Do Agents Refuse to Show Listings by Calling Listing Agent?

Agents refuse to show listingsWhether agents refuse to show listings is a slippery slope to travel down because it is very difficult to prove. Yet, due to human nature, agents can often make judgment calls based on limited information. Buyers do it, too. They see a home on the market with longer days on market than usual and they automatically leap into the realm of defects. Something must be wrong, they assume. Some accumulate DOM because they do not fit every buyer.

I realize, too, that some agents refuse to show listings by calling the listing agent because they wrongly assume the agent wants to pull “a fast one.” They figure when showing a property involves too much hassle, it means the listing agent hopes to double-end. So some agents might not show those listings. And eventually, the buyer will call the listing agent directly, and the listing agent will pick up both ends of the commission.

Not all listing agents operate in this manner. I do not. In fact, I’d say most listing agents do not. But the unscrupulous agents do exist. Yet, it is fair to assume all listing agents want to double-end when they need to make the appointment for the buyer’s agent? Like Milo in the Phantom Toolbooth, some agents land on the island of conclusions by jumping.

In the case of one of my recent listings, the tenants had small children and did not want showings at the drop of a hat. So they suggested we show in two windows of time during the week. Two hours on one day and two hours on another. The instructions said go direct to show during those hours on those days. The showing instructions also said if agents preferred another day to call the listing agent who would make a special appointment.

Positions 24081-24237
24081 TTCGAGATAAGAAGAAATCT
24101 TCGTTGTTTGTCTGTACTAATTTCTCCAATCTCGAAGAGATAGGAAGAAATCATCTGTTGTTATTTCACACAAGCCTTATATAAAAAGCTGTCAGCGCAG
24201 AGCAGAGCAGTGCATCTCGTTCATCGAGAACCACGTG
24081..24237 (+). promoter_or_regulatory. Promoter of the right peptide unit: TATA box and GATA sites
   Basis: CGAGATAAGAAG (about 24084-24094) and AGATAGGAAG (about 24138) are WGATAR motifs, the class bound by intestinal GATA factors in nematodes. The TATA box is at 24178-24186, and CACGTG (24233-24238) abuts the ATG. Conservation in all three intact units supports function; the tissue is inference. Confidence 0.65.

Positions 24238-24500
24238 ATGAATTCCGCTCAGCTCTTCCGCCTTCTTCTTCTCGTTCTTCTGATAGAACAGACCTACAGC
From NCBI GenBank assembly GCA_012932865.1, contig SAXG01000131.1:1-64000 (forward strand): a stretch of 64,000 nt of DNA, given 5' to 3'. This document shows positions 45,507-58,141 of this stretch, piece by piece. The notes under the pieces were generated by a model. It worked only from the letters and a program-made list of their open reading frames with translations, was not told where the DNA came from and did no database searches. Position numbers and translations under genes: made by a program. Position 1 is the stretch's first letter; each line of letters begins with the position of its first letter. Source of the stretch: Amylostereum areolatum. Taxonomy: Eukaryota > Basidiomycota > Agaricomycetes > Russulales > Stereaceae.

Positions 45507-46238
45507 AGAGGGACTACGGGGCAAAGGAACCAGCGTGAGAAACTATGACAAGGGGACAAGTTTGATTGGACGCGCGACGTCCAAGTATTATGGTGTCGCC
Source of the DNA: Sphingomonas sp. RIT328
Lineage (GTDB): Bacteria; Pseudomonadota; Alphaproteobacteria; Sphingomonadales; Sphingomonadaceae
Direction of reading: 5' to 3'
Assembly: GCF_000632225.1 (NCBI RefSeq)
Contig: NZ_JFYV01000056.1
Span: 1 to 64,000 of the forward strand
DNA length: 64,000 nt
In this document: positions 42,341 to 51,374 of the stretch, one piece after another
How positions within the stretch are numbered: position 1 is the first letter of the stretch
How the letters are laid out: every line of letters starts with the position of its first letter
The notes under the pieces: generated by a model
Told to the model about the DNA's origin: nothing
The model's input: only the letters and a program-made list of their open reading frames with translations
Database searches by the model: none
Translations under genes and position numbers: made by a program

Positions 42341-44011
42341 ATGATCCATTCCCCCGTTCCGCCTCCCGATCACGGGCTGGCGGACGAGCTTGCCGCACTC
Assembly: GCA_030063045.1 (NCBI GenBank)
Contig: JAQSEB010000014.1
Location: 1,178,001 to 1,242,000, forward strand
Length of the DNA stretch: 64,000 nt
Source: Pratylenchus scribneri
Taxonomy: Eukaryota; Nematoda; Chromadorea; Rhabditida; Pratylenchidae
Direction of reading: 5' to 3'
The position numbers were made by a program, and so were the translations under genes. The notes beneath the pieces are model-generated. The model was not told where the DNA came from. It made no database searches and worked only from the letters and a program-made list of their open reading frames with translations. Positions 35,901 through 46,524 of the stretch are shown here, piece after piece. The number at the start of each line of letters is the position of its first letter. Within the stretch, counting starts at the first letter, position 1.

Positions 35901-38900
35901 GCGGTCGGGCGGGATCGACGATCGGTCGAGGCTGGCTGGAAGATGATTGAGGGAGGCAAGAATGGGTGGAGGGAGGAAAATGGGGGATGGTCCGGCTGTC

Agents did not show. Agents did not call. OK neighborhood, nice house. But 19 days of no showings. Do agents refuse to show listings? Some agents do not like tenants due to bad experiences, like when they are not home as they promised. I don’t really know. I can only relate what happened. Soon as the tenants moved out, we changed the MLS listing yesterday to VACANT with lockbox. Yowza, my phone blew up. Half a dozen calls asking if the home was still available to show, and two immediate showings.

Coincidinky? Maybe. It might also be agents did not read the confidential agent remarks past the first sentence of when to show, nor realize they could make a custom appointment. But what else is new? My biggest piece of advice to buyer’s agents is please read the MLS listing. To get an edge, just read the data. They often don’t read the marketing comments nor the confidential agent remarks. Let’s not talk about attachments. But that’s another blog for another day.

Elizabeth Weintraub

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